Calera combats rail companies

Published 10:16 pm Monday, February 1, 2010

Calera officials said the city could begin saving thousands of dollars each year on railroad-related costs after the City Council voted to enter into a contract with Eagle 1 Resources.

Through its contract with the Auburn-based company, Calera could begin saving more than $2,700 in annual right-of-way payments to the Norfolk Southern Railroad, explained Calera Public Works Director David Jones.

The city may also save more than $17,500 each time the city runs a utility line underneath railroad tracks, Jones added.

Eagle 1 Resources specializes in eliminating railroad companies’ right-of-way and utility easement charges to municipalities by “standing up” to the railroad companies, said Calera Mayor Jon Graham.

“For years, the railroad has taken it upon themselves to charge us and other cities that right-of-way charge,” Jones told the council. “(Eagle 1 Resources) has beaten the railroad companies in 100 percent of (their) cases.”

The City Council agreed to enter into a $6,000 contract with Eagle 1, and agreed to pay a $750 fee to the company to enter into a group of other cities also under contract with Eagle 1.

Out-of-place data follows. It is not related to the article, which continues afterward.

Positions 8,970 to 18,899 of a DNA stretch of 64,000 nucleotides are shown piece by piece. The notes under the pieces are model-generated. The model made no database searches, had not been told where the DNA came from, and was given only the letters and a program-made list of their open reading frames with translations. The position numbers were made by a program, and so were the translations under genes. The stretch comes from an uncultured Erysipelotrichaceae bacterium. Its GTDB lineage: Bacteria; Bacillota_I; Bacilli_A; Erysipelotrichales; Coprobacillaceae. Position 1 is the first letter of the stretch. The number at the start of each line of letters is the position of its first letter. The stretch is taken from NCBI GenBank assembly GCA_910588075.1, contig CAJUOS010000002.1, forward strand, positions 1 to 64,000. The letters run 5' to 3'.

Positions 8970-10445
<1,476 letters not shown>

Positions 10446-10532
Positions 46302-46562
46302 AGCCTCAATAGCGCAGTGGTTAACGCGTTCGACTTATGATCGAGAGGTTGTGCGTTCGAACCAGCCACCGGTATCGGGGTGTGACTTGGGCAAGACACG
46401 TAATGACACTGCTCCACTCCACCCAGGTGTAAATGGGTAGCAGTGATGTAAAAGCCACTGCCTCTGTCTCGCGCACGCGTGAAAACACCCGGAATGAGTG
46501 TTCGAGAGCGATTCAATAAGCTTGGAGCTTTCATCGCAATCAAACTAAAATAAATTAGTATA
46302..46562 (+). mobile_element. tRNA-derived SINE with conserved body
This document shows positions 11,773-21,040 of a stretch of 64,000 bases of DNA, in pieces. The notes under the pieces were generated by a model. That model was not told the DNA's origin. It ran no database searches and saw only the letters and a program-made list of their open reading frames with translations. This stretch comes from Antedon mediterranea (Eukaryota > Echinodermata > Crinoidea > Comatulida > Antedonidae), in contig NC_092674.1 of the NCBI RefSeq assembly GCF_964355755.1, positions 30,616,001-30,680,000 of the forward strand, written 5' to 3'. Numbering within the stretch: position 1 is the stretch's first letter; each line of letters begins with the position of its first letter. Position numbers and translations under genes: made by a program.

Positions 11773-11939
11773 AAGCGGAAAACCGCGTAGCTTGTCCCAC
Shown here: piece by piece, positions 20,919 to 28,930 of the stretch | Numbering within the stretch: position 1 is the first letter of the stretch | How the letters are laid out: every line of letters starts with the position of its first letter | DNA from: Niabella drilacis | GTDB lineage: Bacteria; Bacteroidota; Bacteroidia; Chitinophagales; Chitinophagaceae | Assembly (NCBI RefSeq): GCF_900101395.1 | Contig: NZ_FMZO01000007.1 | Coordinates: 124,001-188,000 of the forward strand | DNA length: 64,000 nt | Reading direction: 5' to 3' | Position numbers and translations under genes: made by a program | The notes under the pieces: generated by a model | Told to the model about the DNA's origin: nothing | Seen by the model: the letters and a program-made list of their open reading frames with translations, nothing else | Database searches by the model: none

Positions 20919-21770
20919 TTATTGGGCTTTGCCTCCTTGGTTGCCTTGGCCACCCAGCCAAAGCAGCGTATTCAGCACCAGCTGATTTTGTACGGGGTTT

“The $750 membership fee is to join a group, kind of like a class action lawsuit Eagle 1 has against the railroad companies,” Jones said. “Through that, Eagle 1 will fight that $20,000 cost to run any kind of utility under a railroad.

“Basically, we would pay $2,500 instead of $20,000 to Norfolk Southern like we do now,” Jones added.

A few councilmen applauded the move, saying it could reduce the city’s railroad-related costs considerably.

“It definitely sounds like a good idea to me,” said Councilman Ernest Montgomery.

“With two railroads in town, I think this will be a real plus for us,” Councilman Chris Bunn added.

In other business, the council agreed to seek bids to repave heavily worn residential roads in the Meriweather subdivision.

The move came after the city’s previous administration collected about $18,000 in bond money from the neighborhood developer, but was unable to secure enough money to repave the residential streets, said City Engineer Chris Pappas.

“The city needs to act responsible from this day forward,” said Graham. “Let’s get this dealt with because this is not fair.”

“What’s right is right, and what’s wrong is wrong. This was wrong,” said Councilman Ed Gentry. “The city got that bond money, and it needs to repave those roads.”